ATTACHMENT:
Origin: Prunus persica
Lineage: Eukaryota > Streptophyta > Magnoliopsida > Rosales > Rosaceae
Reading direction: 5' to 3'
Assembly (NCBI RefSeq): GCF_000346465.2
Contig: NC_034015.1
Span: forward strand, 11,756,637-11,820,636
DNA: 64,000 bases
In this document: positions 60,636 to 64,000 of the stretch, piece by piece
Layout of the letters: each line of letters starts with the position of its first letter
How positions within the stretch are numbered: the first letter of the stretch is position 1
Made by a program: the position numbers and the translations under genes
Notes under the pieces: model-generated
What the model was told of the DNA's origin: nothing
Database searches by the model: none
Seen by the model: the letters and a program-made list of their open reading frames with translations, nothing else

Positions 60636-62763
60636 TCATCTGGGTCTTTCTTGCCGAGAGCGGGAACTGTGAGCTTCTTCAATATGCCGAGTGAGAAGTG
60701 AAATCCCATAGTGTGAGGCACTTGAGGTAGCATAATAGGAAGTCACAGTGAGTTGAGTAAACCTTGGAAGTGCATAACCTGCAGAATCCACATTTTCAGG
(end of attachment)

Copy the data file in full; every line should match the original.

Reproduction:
Origin: Prunus persica
Lineage: Eukaryota > Streptophyta > Magnoliopsida > Rosales > Rosaceae
Reading direction: 5' to 3'
Assembly (NCBI RefSeq): GCF_000346465.2
Contig: NC_034015.1
Span: forward strand, 11,756,637-11,820,636
DNA: 64,000 bases
In this document: positions 60,636 to 64,000 of the stretch, piece by piece
Layout of the letters: each line of letters starts with the position of its first letter
How positions within the stretch are numbered: the first letter of the stretch is position 1
Made by a program: the position numbers and the translations under genes
Notes under the pieces: model-generated
What the model was told of the DNA's origin: nothing
Database searches by the model: none
Seen by the model: the letters and a program-made list of their open reading frames with translations, nothing else

Positions 60636-62763
60636 TCATCTGGGTCTTTCTTGCCGAGAGCGGGAACTGTGAGCTTCTTCAATATGCCGAGTGAGAAGTG
60701 AAATCCCATAGTGTGAGGCACTTGAGGTAGCATAATAGGAAGTCACAGTGAGTTGAGTAAACCTTGGAAGTGCATAACCTGCAGAATCCACATTTTCAGG